'Marge, how have you been keeping?' Uncle Vernon steps forward. He always acts funny around Aunt Marge. He complains more and he talks like the sales clerks in the shops I go to with Aunt Petunia.
'Wonderfully. Wonderfully, Vernon. Come, come inside.'
I'm following them slowly. If I'm not careful, Ripper might come out. He can smell me from Aunt Marge's house, and he comes running as soon as I'm near enough. I'm afraid he'll bite my leg again like last time. Uncle Vernon keeps calling me to come back and get his trunk, but he knows I can't. I have to run or Ripper will tear my leg into tiny pieces and eat it for his teatime snack.
It's a race between us, me and Ripper. I'm winning right now, but not for long. He's at my heels, biting and snapping and spitting all over Dudley's old trousers. I'm thankful for one that my clothes are a thousand times to big for me. Ripper's teeth don't hurt nearly as much when he bites my arm. Not until he lets go, and then the fire starts to burn in my skin and I can't get rid of it. I scratch and slap and spit on it, but the fire is burning and it won't stop.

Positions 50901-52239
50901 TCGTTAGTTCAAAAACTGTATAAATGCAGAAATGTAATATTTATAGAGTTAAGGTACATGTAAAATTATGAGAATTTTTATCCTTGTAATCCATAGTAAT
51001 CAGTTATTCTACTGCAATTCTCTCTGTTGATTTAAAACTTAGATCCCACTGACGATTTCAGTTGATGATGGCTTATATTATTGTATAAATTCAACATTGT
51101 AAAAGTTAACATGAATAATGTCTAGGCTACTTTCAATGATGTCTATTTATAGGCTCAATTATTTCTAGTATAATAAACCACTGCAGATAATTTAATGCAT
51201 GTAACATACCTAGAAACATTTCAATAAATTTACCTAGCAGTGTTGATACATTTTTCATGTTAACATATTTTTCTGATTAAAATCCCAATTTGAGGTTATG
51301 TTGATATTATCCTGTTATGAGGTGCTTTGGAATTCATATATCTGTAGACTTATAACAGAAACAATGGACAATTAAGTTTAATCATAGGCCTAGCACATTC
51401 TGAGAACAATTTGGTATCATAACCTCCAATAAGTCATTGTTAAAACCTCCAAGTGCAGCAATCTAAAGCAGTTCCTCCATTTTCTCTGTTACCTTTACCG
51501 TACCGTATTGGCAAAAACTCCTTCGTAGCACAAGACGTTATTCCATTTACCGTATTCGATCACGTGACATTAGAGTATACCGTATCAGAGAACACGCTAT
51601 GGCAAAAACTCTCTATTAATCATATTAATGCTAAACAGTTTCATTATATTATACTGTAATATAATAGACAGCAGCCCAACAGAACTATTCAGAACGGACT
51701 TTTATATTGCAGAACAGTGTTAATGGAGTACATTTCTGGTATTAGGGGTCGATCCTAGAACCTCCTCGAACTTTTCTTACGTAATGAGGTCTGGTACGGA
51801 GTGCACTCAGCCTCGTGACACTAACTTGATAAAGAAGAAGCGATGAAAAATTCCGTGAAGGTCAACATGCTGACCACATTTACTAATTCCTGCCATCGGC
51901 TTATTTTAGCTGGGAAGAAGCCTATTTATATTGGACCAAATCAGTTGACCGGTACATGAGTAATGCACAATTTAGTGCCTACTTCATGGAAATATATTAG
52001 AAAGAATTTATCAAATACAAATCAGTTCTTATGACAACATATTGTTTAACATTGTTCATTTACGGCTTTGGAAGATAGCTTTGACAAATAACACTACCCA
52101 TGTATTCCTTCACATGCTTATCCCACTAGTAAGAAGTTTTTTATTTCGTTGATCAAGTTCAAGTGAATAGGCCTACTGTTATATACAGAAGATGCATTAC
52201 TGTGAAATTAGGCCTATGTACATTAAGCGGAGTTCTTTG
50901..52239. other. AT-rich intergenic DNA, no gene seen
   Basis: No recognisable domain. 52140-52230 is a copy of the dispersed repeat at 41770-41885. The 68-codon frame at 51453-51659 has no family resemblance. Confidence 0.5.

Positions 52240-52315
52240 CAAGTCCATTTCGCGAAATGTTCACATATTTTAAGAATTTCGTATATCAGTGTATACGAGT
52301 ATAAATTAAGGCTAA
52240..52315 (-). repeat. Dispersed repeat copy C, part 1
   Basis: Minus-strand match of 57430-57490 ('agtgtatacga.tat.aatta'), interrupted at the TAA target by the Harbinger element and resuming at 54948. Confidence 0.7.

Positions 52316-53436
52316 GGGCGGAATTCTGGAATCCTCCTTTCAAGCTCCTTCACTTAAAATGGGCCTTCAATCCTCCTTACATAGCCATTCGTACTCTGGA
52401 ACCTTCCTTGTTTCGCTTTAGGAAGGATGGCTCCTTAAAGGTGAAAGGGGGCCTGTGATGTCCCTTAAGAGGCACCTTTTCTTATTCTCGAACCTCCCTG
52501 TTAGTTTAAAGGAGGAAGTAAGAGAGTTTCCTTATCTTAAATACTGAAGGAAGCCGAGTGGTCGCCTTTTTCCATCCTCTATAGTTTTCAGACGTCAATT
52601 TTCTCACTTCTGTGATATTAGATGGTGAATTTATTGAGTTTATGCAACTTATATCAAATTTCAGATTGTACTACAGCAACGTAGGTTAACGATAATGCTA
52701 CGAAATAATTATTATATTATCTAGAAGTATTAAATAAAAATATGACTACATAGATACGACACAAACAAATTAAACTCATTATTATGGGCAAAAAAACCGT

'COME HERE, BOY!' Uncle Vernon will know what to do, even if he won't do it. Aunt Petunia won't let me stay like this. She'll wrap it in plasters and give me some soap to wash away the dog drool. 'Get my suitcase.'
'Yes, Uncle Vernon.'
I bite my lip because they aren't going to help me. Even Aunt Petunia just looks at my arm and tells me I'll live.
'Go to the loo, then,' she snaps at me. As soon as I get everyone's stuff inside, I do. There's no time to think about it or have a good look. I just splash on a bit of water and soap and squeeze my eyes again the burn. Behind me, Aunt Marge has a tiny statue of a dog with angel's wings. I swear to every superhero on Earth that it's smiling at me.